Charles XV. followed up his practical Scandinavian policy by marrying his only daughter Louise to Crown Prince Frederic of Denmark. King Charles was as unsuccessful in his noble efforts to unite more closely his two kingdoms as in his foreign policy. The king allowed some time to pass in order to let the ill-feeling, caused by the conflict of 1859 and 1860, die out. In February, 1865, he considered that the moment had arrived to institute the review of the Act of Union. He appointed a committee of Swedes and Norwegians to prepare the proposition of a new Act of Union, on the basis of perfect equality and right to decide separately all matters, except such pertaining to the Union. The committee performed the work, but their proposition was defeated at the Norwegian Storthing of 1871, at the instigation of John Sverdrup and K. Motzfeldt. The Swedish Riksdag for this reason also failed to accept it. At the close of the Riksdag, King Charles made the following utterance in regard to the defeated proposition : “What has now failed to attain success shall perhaps win out without difficulty when the two nations once have learned to place confidence in each other, as the result of a more intimate intercourse.” He saw with great satisfaction the completion of a railway which forever unites the Swedish and the Norwegian capitals with ties of steel.

The administration of Charles XV. persevered in its liberal policy concerning questions of economy and jurisprudence. This was particularly noticeable in commercial matters. The idea of free trade had won ascendency in Europe. Napoleon III. had entered a treaty of commerce with England, in strict opposition to the protective system. Other nations were one by one admitted into the free-trade system by means of new treaties. Sweden made a treaty of commerce and navigation in 1865. This step was severely criticised by the Riksdag of 1865-1866, both from a constitutional and financial point of view. Gripenstedt was accused of leading the way over demolished industries, but he defended his position with great eloquence. The treaty was ratified in spite of the powerful opposition in the Riksdag. The press condemned both the treaty and the government in the most violent language.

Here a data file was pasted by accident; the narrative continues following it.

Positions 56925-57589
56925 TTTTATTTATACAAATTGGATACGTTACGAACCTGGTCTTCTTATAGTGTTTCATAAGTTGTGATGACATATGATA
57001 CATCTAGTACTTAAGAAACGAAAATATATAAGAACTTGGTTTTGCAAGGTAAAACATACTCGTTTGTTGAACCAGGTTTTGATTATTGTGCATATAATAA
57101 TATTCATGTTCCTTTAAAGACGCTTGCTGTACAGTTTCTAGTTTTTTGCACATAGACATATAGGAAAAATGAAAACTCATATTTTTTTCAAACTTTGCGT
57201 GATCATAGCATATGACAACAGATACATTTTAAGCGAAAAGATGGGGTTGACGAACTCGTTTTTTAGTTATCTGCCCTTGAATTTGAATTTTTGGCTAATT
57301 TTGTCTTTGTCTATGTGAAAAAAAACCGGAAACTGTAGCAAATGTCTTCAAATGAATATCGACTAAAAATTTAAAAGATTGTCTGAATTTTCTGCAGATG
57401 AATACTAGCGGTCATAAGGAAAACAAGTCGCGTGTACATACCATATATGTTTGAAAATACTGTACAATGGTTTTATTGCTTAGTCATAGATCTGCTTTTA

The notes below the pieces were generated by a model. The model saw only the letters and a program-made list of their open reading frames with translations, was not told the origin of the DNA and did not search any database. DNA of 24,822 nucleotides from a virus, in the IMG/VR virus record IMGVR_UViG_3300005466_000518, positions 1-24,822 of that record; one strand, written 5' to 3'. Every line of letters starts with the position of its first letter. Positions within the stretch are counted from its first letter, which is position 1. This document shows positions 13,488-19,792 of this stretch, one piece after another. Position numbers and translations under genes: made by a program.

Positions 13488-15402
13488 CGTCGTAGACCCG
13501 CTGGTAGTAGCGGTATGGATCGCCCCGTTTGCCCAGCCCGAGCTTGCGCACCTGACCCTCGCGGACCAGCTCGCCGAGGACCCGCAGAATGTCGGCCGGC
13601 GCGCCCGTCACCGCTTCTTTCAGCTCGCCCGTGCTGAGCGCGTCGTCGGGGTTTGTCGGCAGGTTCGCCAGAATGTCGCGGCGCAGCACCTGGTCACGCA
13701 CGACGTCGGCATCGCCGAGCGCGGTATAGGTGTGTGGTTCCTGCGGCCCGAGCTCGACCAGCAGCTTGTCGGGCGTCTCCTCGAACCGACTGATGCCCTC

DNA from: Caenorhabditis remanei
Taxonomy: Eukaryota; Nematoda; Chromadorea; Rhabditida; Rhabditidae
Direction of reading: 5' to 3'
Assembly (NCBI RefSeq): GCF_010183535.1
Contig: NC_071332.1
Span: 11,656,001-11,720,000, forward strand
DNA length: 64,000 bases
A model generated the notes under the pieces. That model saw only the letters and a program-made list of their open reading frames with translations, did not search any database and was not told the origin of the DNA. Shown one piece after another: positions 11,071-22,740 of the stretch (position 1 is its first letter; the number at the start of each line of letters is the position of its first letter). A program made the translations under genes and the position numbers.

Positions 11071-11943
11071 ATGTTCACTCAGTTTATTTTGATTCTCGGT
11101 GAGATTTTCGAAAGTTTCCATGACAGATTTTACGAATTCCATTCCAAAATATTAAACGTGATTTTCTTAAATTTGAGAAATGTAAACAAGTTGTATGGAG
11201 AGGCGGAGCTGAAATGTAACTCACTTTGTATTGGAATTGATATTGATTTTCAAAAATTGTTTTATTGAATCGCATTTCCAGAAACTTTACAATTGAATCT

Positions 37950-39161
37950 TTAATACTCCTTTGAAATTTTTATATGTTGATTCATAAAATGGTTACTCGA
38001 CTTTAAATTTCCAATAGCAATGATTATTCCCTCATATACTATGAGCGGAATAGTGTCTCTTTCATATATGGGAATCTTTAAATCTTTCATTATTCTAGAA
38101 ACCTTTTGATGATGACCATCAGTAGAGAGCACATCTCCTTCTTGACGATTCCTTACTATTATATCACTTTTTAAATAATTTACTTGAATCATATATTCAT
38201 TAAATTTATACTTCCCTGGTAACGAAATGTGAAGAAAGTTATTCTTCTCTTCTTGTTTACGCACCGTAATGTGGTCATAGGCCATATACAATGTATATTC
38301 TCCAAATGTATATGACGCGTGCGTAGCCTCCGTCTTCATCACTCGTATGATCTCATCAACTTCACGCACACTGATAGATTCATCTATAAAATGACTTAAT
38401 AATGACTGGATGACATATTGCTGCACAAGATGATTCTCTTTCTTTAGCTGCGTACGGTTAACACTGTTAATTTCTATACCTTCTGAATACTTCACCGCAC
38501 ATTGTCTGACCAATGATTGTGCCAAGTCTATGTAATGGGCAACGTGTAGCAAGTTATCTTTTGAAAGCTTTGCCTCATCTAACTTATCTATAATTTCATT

The first Riksdag of the new parliamentary system met January 19, 1867. The “Landstings” had sent to the First Chamber the most prominent men of the country. It was a truly representative gathering, a house of peers elected by the people. Lagerbielke, the landtmarshal of the preceding Riksdag, was appointed speaker. The Second Chamber counted a larger number of peasants as representatives than of any other class. Anton Nicolaus Sundberg, then bishop of Carlstad, now archbishop of Sweden, was made speaker of the Second Chamber. The power of the peasants made itself felt at once. There was formed a strong and influential party, the landtmanna, or country-men’s party, consisting of small landowners. The peas-ants constituted the majority, but the party also counted many titled and untitled country gentlemen in interests united with them. The founder of the party was Count Arvid Rutger Posse, later minister of state. Emil Key and the peasants Charles Ifvarsson and Liss Olof Larsson were among the leaders of the party. The policy of the Landtmanna party demanded simplification of the administration, economy in the matter of appropriations and a solution of the questions of the defence and taxation in harmony with the interests of the owners of the soil. The party followed up its policy with stern consistency from Riksdag to Riksdag, until in perfect control of the whole government. The opposition consisted of “the Intelligence” or intellectual party, which, without a solid constitution or a fixed policy, has in vain fought the spreading influence and power of the Landtmanna party. The latter has gone almost too far in its endeavors for economical reform, but has also given evidence of appreciation of the material needs of a cultural development, appropriating large sums for the benefit of science and education.